Washington: Twenty US states as well as Washington, DC, have hiked their minimum wages as new laws came into force at the beginning of 2015, and now 29 of its 50 states have a minimum wage above the federal minimum of $7.25 per hour.
Legislative measures have led to the remuneration to be increased, taking into account the rate of inflation, in 20 states and the District of Columbia where the country’s capital, Washington, is situated.
The increase ranges from 12 cents per hour, in the case of Florida, to $1.25 per hour in South Dakota.
According to studies conducted by Economic Policy Institute, these hikes will help close to 3.1 million workers in the entire country.
The highest minimum wage in the US is $9.47 in Washington state, followed by Oregon with $9.25; Vermont and Connecticut with $9.15; and Massachussets and Rhode Island with $9 per hour.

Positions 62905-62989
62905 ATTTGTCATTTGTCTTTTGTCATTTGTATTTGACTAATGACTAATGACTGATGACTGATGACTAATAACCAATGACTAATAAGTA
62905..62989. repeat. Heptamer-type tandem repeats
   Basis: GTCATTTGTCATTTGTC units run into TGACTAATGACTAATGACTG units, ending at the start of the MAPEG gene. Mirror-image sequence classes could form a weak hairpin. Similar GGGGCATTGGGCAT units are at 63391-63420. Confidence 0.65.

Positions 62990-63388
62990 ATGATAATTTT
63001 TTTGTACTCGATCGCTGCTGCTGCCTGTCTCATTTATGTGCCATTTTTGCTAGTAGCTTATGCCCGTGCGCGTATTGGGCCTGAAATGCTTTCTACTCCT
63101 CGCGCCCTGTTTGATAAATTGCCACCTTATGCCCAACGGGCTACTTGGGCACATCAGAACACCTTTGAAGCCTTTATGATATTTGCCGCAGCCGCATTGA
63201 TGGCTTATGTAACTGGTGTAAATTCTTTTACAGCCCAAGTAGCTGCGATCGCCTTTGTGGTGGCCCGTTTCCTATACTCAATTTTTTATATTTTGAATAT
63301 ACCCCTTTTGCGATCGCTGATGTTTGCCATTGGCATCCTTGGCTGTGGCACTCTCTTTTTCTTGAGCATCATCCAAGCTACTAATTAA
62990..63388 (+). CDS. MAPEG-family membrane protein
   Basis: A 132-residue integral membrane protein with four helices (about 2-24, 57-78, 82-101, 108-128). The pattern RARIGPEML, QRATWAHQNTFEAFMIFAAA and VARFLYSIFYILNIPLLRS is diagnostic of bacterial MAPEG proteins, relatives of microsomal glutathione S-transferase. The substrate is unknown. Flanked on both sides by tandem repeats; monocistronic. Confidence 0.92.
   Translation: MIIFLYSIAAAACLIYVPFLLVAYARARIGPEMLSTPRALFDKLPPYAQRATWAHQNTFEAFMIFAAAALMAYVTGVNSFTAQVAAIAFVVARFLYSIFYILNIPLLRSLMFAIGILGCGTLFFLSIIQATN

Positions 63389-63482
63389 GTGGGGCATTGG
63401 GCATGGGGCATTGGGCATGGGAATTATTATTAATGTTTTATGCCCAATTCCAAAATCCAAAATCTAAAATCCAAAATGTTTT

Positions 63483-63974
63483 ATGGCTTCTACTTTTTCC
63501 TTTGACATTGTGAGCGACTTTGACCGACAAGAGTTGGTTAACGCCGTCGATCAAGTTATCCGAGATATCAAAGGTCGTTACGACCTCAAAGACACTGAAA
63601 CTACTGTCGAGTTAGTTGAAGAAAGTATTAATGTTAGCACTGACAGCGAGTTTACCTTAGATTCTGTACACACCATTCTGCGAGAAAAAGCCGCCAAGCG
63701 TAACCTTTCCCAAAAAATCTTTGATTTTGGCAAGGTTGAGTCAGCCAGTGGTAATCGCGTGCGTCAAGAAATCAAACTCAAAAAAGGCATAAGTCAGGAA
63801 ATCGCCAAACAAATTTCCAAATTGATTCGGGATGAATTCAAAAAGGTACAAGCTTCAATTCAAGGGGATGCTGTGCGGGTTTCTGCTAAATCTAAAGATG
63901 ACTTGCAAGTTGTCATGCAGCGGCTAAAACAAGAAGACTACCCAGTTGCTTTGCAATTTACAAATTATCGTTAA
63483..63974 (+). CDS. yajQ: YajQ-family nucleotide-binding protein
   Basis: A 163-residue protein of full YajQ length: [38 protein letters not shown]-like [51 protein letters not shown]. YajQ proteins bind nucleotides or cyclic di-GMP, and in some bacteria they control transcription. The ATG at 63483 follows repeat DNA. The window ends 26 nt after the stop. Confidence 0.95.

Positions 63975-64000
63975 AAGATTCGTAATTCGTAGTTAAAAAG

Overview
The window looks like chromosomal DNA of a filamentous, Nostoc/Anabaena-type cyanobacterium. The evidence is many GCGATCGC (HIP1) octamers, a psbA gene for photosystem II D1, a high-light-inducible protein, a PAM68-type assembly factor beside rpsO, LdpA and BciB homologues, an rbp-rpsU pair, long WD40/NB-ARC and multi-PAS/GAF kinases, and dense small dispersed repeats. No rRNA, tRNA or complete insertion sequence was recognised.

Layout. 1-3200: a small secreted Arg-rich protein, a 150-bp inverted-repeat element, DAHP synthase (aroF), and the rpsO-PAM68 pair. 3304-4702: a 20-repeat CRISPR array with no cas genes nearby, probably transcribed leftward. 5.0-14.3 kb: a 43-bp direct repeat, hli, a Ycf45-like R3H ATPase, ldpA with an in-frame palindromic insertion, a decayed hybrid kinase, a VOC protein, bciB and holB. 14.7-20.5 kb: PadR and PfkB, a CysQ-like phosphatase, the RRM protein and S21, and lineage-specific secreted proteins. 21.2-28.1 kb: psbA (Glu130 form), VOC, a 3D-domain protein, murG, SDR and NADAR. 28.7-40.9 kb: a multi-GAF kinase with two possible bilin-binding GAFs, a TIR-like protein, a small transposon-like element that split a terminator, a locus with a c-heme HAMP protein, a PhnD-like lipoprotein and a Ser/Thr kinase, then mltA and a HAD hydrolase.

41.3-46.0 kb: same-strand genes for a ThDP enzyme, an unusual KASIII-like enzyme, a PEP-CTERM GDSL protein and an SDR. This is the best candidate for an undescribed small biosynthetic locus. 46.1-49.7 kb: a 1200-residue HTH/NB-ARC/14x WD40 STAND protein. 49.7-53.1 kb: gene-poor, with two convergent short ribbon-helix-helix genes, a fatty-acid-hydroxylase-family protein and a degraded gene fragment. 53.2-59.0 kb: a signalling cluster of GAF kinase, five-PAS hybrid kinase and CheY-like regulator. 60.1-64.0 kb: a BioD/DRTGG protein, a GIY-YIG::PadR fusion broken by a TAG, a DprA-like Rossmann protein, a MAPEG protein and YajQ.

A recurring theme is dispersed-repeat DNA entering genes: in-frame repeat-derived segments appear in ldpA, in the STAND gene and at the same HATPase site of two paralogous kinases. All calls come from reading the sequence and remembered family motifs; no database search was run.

The hikes are in stark contrast to the federal minimum wage, with a similar measure being blocked by the Congress, especially the Republicans who oppose the move.
The issue has been one of the major reasons for clashes between the White House and the legislature, as President Barack Obama unsuccessfully asked for the federal minimum wage to be increased from $7.25 per hour to $10.10, arguing that it would be positive for the economy.
The year 2007 was the last time that the federal minimum wage was revised.
Not only the states but also the governments of larger cities have given a boost to the minimum wages, such as in the cases of San Francisco and Seattle, which have approved progressive hikes which could reach $15 an hour in 2017 and $13 in Chicago.